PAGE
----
Things to see in Santiago de Compostela

10 Things to see in Santiago de Compostela

Santiago de Compostela is an international tourist destination thanks to the Camino de Santiago (before the pandemic, in 2019 almost 350,000 pilgrims arrived). But, thanks to its historic center, its World Heritage buildings and its religious and civil buildings with centuries behind it, it is also an impressive destination for other tourists. If at the time we told you our recommendations for the best things to see in Santiago de Compostela in one day, what we bring you today is our selection of what to see in Santiago de Compostela in two days.

1.- The Hostel (and Hospital) of the Catholic Monarchs

Parador de Santiago de Compostela

The Parador de Santiago de Compostela is considered the oldest hotel in Spain, since it was born as accommodation for pilgrims by order of the Catholic Monarchs. Its function was simultaneous to that of Hospital, since many pilgrims arrived exhausted or sick, as a result of the travel conditions at the time.

The building is one of the most important examples of the Spanish Plateresque style, of which its façade has been preserved, with four cloisters inside, a Royal Chapel (where the Galician poet Rosalía de Castro was baptized), elegant corridors and corridors and, due to its position, rooms of the corresponding level.

Although the common areas are freely accessible, the courtyards and the Royal Chapel have restricted access hours and admission (€3). It is comparatively more interesting to hire the guided tour of the Hostal de los Reyes Católicos, which lasts one hour and includes admission to some additional spaces.

2.- The Gelmírez Palace

The Gelmírez Palace

The Gelmírez Palace (Pazo de Xelmírez in Galician) goes unnoticed due to its Romanesque sobriety on the façade and floor plan and its own location on a corner of Plaza del Obradoiro and attached to the Cathedral of Santiago de Compostela.

Its imposing plan, more typical of a fortified palace than a residential palace, is the work of Diego Gelmírez, the first Archbishop of Santiago, its first resident, and a great promoter of the works of the Cathedral. Today it is part of the Cathedral Museum, with permanent and temporary exhibitions. As a note of interest, it is from here where the interesting guided tours of the Cathedral Roofs depart.

3.- The Pilgrimages and Santiago Museum

Pilgrimages and Santiago Museum

A city that today is the final destination of hundreds of thousands of pilgrims, and that has been so for centuries, almost had to open a museum about it. It was a private initiative, led by the archaeologist and writer Manuel Chamoso, that made it a reality in 1951. Although it was closed for years, it reopened in 1996 and in 2015 the Museum of Pilgrimages and Santiago moved to a new headquarters, in the Plaza del Obradoiro.

The Museum of Pilgrimages and Santiago is dedicated to the study of pilgrimages as a global phenomenon, and to the documentation and study of those that take place in Santiago in particular. On its three floors it has a permanent exhibition divided into three thematic areas: pilgrimage as a universal phenomenon, the Jacobean pilgrimage and the Camino de Santiago and the birth and evolution of the city of Santiago.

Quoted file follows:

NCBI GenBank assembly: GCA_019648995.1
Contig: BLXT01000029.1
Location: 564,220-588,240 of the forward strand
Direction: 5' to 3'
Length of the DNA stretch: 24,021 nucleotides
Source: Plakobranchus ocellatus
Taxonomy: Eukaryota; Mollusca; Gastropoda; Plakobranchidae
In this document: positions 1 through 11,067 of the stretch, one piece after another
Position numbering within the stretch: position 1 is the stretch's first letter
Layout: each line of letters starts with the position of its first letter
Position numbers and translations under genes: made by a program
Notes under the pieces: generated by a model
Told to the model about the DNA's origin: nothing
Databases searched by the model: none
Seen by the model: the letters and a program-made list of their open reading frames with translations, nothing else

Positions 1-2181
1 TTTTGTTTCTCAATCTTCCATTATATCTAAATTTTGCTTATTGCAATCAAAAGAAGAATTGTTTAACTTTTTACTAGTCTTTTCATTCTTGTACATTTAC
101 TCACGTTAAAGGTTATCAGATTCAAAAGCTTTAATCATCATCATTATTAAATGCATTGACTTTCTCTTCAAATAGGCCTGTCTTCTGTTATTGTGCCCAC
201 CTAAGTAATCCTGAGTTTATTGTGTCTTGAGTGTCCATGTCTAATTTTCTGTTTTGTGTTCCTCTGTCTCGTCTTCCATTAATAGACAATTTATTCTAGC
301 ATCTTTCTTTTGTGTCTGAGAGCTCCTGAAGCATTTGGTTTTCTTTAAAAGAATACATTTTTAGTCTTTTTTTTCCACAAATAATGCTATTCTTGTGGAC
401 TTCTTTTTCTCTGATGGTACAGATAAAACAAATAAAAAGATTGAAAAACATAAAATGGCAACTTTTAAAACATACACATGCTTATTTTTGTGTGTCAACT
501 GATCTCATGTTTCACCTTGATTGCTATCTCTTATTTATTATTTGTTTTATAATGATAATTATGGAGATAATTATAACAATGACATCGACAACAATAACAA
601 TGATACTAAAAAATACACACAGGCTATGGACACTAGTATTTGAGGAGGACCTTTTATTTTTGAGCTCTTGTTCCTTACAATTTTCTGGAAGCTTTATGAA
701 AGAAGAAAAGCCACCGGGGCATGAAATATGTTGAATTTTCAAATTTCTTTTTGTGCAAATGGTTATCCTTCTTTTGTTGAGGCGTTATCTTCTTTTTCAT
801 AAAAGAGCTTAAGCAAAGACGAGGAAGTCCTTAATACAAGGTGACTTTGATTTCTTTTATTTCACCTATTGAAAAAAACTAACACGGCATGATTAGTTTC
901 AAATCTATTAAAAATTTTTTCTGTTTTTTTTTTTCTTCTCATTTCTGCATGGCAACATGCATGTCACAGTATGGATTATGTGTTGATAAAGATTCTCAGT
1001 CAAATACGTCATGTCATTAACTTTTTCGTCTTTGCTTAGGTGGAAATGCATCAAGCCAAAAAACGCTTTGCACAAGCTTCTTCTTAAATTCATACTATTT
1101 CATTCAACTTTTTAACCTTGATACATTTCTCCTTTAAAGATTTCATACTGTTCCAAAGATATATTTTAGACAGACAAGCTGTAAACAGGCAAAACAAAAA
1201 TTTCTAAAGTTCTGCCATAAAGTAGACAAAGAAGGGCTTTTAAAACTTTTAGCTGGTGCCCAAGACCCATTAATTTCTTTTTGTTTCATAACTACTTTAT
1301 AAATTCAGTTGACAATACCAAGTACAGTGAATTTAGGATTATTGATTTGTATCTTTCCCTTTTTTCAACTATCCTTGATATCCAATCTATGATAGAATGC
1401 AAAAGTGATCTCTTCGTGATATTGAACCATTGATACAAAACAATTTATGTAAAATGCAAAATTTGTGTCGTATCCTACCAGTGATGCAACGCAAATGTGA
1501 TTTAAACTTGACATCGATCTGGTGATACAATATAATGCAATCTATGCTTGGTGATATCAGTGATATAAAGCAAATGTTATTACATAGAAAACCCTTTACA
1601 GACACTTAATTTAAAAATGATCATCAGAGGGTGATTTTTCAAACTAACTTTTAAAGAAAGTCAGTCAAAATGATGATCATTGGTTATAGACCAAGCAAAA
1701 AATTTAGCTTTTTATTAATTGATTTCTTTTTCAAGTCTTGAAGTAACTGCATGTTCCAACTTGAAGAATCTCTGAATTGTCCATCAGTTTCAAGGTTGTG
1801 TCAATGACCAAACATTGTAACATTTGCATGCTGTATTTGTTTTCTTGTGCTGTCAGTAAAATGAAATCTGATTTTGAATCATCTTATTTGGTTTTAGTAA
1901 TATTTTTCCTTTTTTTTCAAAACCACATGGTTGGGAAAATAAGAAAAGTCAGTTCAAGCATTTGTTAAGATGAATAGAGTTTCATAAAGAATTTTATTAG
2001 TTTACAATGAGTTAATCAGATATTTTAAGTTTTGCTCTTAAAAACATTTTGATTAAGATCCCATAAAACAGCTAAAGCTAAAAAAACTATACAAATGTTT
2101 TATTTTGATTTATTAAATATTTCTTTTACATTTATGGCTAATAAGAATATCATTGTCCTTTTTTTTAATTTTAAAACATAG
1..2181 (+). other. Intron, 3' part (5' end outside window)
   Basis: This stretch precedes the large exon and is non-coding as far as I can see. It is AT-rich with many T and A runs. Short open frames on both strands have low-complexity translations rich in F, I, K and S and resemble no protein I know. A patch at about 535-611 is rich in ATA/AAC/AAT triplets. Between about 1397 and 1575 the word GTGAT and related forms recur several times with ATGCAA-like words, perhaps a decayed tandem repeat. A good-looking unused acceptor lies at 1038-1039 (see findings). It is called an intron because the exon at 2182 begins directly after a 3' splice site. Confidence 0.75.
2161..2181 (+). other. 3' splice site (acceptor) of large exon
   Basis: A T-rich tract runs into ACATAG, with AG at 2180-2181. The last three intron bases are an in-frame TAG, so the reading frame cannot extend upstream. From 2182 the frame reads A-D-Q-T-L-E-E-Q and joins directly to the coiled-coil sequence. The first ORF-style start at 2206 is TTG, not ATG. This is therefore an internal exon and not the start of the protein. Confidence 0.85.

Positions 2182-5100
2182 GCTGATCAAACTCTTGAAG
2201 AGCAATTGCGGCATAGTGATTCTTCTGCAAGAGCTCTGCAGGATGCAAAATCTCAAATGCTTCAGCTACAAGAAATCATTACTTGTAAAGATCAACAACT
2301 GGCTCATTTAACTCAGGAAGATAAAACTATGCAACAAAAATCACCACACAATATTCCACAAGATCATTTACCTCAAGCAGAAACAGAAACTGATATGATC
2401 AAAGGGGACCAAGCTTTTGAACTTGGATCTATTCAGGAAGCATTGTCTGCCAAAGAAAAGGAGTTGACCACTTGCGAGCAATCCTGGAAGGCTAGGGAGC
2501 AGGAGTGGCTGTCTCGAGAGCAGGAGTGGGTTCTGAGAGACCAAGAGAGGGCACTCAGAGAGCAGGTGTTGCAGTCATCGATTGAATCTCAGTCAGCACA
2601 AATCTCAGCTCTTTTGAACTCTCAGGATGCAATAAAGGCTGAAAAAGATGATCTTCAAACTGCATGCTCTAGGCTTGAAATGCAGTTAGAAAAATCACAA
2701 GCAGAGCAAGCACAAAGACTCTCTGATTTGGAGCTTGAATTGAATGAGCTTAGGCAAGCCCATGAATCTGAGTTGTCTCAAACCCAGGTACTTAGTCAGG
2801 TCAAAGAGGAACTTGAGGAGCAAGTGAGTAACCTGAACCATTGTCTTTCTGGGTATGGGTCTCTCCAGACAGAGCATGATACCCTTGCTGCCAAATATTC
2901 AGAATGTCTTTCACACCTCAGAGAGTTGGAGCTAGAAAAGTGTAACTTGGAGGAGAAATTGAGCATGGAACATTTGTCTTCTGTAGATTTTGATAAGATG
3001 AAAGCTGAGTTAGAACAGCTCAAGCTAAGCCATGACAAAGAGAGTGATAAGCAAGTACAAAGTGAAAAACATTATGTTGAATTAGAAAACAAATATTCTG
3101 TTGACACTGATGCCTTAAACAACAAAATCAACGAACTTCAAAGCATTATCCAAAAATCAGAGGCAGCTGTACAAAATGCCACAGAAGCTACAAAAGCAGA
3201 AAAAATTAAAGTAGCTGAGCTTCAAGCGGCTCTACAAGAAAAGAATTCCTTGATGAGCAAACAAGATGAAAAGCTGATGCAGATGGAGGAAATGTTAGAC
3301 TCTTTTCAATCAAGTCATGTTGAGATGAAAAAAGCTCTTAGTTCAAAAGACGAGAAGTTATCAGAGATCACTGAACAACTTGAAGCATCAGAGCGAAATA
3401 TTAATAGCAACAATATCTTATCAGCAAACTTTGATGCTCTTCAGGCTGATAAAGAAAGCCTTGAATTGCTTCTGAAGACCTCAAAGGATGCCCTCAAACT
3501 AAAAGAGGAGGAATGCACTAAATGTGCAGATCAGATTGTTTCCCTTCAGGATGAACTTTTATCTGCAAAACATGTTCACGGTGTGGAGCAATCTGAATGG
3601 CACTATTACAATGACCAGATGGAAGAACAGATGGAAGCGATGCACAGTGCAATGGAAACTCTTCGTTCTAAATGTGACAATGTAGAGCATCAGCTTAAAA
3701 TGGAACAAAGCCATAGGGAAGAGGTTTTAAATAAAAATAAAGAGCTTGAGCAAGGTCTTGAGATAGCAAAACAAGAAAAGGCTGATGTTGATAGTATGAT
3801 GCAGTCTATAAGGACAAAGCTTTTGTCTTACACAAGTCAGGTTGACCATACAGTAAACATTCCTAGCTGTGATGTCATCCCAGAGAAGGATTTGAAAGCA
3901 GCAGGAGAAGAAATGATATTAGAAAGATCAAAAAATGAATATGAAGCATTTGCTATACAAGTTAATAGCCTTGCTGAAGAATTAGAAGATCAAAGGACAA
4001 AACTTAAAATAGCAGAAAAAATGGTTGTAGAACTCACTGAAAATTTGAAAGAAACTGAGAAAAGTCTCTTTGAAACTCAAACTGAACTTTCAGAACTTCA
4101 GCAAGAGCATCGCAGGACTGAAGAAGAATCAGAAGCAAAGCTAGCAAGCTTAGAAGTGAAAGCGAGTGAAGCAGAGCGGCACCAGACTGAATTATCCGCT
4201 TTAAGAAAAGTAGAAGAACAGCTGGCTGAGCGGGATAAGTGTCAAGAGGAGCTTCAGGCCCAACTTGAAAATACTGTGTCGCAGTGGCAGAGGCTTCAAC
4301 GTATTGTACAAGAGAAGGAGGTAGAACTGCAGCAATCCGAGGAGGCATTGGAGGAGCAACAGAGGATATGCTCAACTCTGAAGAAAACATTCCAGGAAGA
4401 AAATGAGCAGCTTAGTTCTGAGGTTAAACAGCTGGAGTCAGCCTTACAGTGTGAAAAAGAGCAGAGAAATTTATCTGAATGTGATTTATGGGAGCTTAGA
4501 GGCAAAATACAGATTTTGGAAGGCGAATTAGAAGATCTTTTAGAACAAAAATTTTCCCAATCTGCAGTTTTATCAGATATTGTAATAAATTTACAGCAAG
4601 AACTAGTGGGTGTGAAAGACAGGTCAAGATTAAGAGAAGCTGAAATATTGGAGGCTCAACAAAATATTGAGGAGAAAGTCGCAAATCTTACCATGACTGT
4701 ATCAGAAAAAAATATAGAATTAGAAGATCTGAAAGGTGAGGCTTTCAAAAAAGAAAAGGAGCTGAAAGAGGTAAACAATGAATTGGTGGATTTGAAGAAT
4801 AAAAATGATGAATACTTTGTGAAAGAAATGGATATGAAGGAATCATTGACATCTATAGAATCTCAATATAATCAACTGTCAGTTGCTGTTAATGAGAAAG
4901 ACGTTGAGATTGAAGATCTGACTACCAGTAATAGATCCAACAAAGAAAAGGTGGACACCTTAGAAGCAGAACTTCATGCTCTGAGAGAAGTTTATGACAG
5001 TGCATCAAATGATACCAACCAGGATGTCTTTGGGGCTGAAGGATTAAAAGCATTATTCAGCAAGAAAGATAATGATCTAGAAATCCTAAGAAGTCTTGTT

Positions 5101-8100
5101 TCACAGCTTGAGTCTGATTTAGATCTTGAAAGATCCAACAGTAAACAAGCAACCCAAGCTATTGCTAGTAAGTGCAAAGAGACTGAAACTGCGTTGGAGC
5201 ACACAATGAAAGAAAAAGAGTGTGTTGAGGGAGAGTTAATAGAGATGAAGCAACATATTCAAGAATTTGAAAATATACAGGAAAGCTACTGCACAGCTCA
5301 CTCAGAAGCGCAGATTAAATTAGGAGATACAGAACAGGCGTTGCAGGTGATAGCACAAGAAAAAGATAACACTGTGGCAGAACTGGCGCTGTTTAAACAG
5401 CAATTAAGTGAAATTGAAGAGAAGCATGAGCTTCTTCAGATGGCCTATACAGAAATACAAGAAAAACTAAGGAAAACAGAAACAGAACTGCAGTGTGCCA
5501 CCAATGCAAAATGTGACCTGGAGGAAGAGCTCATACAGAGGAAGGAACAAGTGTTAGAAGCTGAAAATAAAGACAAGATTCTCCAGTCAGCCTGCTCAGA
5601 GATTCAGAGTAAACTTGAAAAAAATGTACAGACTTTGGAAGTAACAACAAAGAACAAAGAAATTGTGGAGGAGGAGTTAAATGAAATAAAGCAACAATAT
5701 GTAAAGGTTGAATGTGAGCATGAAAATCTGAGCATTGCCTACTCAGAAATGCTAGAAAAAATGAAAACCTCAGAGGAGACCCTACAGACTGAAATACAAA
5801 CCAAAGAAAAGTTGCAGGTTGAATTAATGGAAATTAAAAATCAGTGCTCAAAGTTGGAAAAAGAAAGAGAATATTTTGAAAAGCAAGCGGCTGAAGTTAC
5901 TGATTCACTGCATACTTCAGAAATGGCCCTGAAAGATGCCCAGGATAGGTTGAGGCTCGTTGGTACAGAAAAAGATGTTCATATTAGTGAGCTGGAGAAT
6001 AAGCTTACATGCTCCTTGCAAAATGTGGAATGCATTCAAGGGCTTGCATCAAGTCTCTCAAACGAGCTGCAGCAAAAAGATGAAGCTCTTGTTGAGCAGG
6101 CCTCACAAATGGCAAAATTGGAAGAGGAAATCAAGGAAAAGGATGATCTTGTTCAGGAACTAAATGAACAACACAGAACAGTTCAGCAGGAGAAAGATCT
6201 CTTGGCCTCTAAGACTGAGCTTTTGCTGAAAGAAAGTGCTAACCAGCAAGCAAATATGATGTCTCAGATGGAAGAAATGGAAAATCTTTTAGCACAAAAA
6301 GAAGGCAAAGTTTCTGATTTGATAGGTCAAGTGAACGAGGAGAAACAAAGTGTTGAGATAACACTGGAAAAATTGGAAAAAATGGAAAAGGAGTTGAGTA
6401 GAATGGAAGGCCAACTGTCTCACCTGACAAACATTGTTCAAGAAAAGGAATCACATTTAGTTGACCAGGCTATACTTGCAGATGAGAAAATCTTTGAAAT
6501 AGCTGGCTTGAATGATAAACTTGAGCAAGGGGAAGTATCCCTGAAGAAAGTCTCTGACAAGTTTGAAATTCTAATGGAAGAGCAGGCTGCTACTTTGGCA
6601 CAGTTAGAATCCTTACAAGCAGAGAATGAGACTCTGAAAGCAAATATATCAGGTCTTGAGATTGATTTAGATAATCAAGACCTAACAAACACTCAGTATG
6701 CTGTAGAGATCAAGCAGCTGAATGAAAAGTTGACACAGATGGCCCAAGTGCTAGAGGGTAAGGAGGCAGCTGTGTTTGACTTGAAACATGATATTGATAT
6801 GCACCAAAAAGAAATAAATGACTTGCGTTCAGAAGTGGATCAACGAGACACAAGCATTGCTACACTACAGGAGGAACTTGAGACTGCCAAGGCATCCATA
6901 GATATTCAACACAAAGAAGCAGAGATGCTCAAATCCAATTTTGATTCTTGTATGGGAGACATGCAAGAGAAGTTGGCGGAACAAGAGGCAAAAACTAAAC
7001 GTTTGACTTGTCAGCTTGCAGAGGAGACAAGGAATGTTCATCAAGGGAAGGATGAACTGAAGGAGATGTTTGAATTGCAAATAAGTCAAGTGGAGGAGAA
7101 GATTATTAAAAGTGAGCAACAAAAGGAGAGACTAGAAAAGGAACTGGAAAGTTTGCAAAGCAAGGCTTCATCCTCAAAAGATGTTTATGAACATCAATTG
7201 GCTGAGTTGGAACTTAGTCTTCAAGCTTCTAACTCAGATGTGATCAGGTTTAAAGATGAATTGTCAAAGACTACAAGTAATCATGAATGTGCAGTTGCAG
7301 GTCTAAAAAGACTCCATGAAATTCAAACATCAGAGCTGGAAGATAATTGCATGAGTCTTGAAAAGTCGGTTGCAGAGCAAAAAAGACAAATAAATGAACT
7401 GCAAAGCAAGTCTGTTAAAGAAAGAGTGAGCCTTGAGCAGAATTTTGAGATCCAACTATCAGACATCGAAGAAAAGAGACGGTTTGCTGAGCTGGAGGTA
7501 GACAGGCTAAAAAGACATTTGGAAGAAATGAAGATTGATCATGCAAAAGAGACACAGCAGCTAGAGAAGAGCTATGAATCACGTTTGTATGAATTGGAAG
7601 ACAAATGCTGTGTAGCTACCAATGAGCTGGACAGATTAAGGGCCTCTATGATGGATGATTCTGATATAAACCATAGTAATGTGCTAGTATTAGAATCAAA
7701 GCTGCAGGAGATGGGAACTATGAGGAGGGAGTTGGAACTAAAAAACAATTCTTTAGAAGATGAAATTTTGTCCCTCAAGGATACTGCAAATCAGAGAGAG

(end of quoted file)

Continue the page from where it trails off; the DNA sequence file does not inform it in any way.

The museum is open from Tuesday to Friday from 9:30 a.m. to 8:30 p.m., on Saturdays from 11:00 a.m. to 7:30 p.m. and on Sundays and holidays from 10:15 a.m. to 2:45 p.m. (always with access up to 20 minutes before the closing time and evacuation of rooms 10 minutes before this). Its doors close every Monday of the year, on January 1 and 6, May 1 and December 24, 25 and 31.

3.- The Fonseca College

The Fonseca College 

It can be said that this Renaissance building is the germ of the Santiago de Compostela University. Its construction is linked to the figure of Archbishop Alonso de Fonseca who ordered the adaptation of the family home where he was born to turn it into a teaching center. In the middle of the 16th century, classes began to be taught and the recently created Universidad Compostela was located there, under the patronage of the Fonseca family.

It is currently the headquarters of the General Library of the University of Santiago, has an exhibition hall and has other rooms and dependencies for various university uses. As part of the “Living University” program of the University of Santiago de Compostela, guided tours (€4) are organized at the Colegio de Fonseca to the Cloister and to the América de D. Gumersindo Busto Library, from Monday to Friday at 5:00 p.m. . You can make a reservation at the school itself, at the USC store, from 10:30 a.m. to 2:00 p.m. / 4:30 p.m. to 8:30 p.m. Saturdays: 11 a.m. to 2 p.m.

5.- Monasterio de San Martín Pinario

Monasterio de San Martín Pinario

With an area of 20,000m2, it is the second largest religious building in Santiago de Compostela and its main façade, in the form of an altarpiece, extends for approximately 100m in length. Founded in the 10th century as a Benedictine Monastery, it was reformed in the 16th century so that Renaissance, Baroque and Neoclassical aspects coexist.

The door is framed by four Doric columns and includes the image of San Benito in its centre. The upper structure consists of the Spanish coat of arms and the equestrian image of San Martín de Tours sharing his cloak with a poor person who represents to Christ. This sculpture was added by Fernando de Casas in the XVII Century.